That's it.

Sunday, 22 February 2009

A little reminder of a past life

THIS is why I left London.

The fucking tourists.

Watch this

It was the tourists. Always, always the bloody tourists.

Having to slow down or stop so that they could take photographs of each other at red 'phone boxes, by guardsmen in boxes by gates, by Downing Street, in Oxford Street, near Hyde Park, near buses, in buses, by bus stops, watching them hold up traffic as they stood in the middle of a busy street trying to get the perfect picture of themselves in the middle of a street, trying to negotiate around a gang of between 10 and 20 of them in matching cagoules and rucksacks blocking the pavements as they gather round a map none of them can read - you name it, I got sick of it.

Yes. I live on a building site in a red light district in one of the smallest and financially busted cities outside London. Yes. Money is tight and and it is grim and miserable here but THERE ARE NO TOURISTS!


I got a brief and fairly garbled voicemail from MwK. He's coming down on Tuesday with the parts of a secondhand kitchen he and one of Dad's mates had stripped out of someone's house.

It's good enough to refit somewhere else (like my place) and it's from IKEA so I should be able to add units if necessary.

Great. Not can he come down, but he will be coming down.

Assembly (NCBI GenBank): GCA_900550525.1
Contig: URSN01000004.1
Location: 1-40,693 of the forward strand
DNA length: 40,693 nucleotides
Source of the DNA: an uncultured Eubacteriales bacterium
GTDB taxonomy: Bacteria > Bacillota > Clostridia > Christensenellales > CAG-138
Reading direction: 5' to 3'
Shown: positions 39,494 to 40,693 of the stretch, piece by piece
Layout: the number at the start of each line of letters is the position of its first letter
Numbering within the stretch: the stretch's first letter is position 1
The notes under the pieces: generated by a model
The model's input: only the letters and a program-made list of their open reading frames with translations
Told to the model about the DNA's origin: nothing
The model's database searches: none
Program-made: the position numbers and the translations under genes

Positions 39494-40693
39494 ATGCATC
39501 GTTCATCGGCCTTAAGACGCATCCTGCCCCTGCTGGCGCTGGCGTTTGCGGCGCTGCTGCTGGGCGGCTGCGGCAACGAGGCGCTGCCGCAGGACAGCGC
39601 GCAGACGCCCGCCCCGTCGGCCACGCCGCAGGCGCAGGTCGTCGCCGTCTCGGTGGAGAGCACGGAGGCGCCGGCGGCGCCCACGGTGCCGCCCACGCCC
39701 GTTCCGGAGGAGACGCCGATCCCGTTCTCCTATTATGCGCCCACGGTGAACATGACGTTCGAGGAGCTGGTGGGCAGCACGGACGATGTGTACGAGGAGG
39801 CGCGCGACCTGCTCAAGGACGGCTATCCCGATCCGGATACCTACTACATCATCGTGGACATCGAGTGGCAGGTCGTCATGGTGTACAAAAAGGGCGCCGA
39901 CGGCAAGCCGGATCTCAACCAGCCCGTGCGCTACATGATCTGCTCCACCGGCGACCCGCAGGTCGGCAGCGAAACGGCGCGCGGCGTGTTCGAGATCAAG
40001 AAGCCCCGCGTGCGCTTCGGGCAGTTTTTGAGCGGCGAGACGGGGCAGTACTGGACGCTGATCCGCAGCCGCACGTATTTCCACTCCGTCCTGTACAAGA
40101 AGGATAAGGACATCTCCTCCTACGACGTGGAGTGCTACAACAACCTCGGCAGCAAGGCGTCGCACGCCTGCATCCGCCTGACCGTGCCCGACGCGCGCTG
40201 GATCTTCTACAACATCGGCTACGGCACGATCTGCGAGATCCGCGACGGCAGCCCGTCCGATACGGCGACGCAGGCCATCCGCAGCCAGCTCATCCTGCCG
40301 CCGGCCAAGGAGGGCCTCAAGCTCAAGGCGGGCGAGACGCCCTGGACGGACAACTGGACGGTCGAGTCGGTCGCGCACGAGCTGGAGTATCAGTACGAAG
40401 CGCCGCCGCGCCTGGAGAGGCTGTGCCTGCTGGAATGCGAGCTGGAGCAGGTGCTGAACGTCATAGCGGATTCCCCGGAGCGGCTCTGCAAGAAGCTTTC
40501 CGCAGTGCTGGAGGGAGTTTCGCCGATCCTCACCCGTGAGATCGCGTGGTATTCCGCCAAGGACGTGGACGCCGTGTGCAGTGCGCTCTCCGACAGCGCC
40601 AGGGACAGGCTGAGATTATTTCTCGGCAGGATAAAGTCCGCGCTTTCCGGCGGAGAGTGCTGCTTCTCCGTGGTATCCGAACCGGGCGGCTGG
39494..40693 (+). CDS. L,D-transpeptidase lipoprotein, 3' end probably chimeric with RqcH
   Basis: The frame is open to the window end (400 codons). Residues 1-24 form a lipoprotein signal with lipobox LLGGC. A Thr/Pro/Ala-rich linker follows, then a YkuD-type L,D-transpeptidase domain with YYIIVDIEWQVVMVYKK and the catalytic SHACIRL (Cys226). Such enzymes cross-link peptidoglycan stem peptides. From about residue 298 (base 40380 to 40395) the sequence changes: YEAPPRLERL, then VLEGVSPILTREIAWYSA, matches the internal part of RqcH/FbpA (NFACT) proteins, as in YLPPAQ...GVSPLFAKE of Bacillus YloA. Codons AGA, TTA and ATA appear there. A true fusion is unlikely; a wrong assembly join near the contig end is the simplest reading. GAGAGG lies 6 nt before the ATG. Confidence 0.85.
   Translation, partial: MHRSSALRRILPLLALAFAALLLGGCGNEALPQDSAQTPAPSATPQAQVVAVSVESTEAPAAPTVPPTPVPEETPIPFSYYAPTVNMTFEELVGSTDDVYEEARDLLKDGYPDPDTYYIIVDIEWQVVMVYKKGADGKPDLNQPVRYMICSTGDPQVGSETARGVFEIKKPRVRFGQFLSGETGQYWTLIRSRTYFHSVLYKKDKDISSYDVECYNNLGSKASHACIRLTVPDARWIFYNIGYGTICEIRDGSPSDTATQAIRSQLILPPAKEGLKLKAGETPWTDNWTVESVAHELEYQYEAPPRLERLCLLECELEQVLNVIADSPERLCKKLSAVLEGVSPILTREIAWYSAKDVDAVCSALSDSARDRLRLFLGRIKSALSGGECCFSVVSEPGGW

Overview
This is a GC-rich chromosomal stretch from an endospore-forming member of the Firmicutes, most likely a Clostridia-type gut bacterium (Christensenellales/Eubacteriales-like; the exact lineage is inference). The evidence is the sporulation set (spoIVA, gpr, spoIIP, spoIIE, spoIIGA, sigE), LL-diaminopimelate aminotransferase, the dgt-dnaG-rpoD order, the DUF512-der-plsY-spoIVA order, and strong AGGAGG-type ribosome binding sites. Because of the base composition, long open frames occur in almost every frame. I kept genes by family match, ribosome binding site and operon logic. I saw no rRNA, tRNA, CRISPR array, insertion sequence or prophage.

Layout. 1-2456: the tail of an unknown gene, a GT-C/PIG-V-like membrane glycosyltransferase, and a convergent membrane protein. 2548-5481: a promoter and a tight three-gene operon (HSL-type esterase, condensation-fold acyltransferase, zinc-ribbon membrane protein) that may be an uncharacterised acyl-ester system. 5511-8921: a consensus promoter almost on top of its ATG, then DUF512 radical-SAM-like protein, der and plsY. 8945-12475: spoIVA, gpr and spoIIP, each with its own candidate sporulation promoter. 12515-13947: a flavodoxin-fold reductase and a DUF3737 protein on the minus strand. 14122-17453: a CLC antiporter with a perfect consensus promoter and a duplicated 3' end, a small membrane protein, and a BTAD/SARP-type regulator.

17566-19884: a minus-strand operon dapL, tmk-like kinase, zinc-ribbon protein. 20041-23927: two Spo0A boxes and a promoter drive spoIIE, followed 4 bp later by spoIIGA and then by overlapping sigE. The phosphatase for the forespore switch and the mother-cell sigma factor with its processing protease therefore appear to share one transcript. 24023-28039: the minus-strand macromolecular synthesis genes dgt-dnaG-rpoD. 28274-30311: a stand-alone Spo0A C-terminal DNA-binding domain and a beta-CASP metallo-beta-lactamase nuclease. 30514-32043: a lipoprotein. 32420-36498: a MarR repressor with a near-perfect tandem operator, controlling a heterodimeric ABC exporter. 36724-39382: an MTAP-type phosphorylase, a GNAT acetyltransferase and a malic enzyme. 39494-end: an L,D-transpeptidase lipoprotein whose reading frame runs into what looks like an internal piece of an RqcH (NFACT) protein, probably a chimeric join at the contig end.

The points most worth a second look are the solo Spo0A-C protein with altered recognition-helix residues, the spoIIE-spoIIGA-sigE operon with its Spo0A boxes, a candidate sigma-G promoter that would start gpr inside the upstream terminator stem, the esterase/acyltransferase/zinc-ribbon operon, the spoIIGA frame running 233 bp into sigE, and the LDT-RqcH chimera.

It's not like I had plans or nothing.

I'm skint, I've got to provide fry-up food for Dad and MwKs and Tuesday's plan is now rubbish.

This kitchen had better be good.


I'd never heard of Songsmith by Microsoft.

Until I read this article from the timesonline site.

Instead of producing music that would embarrass a children's television programme; smart alecs got hold of it and have rejigged some classic videos.

The Ozzy Osborne vid is hilarious.

Even funnier? The Microsoft ad for Songsmith.

Monday, 16 February 2009

Insomnia pays off sometimes...

It's 00:55.

I just heard this on the Janice Long Show on BBC Radio 2. It's stunning and it's going to be released Monday 23rd February.

I love it.

Friday, 13 February 2009

Throw away the thermal underwear! It's SPRING!

See? Snowdrops......and it's sunny.
Okay, there's still snow on the ground and it's perishing cold but these little snowdrops mean that Spring is springing.

Thursday, 12 February 2009

!Cute Alert!

I'm tweaking a number of entries which I'll get around to posting soon.

I'm a ginger. A redhead. Duracell. Gingernut. My eyebrows and eyelashes are white blonde and I dye them on a regular basis so that I don't look quite so weird.

Check these pictures out in this article by the Daily Fail. And check out the length of little baby Isla's extraordinary eyelashes. How cute is she?

Daily Mail article here.

Sunday 15th February 2009. PS. This is what I forgot to tell you. Guess who's been diagnosed as allergic to ginger?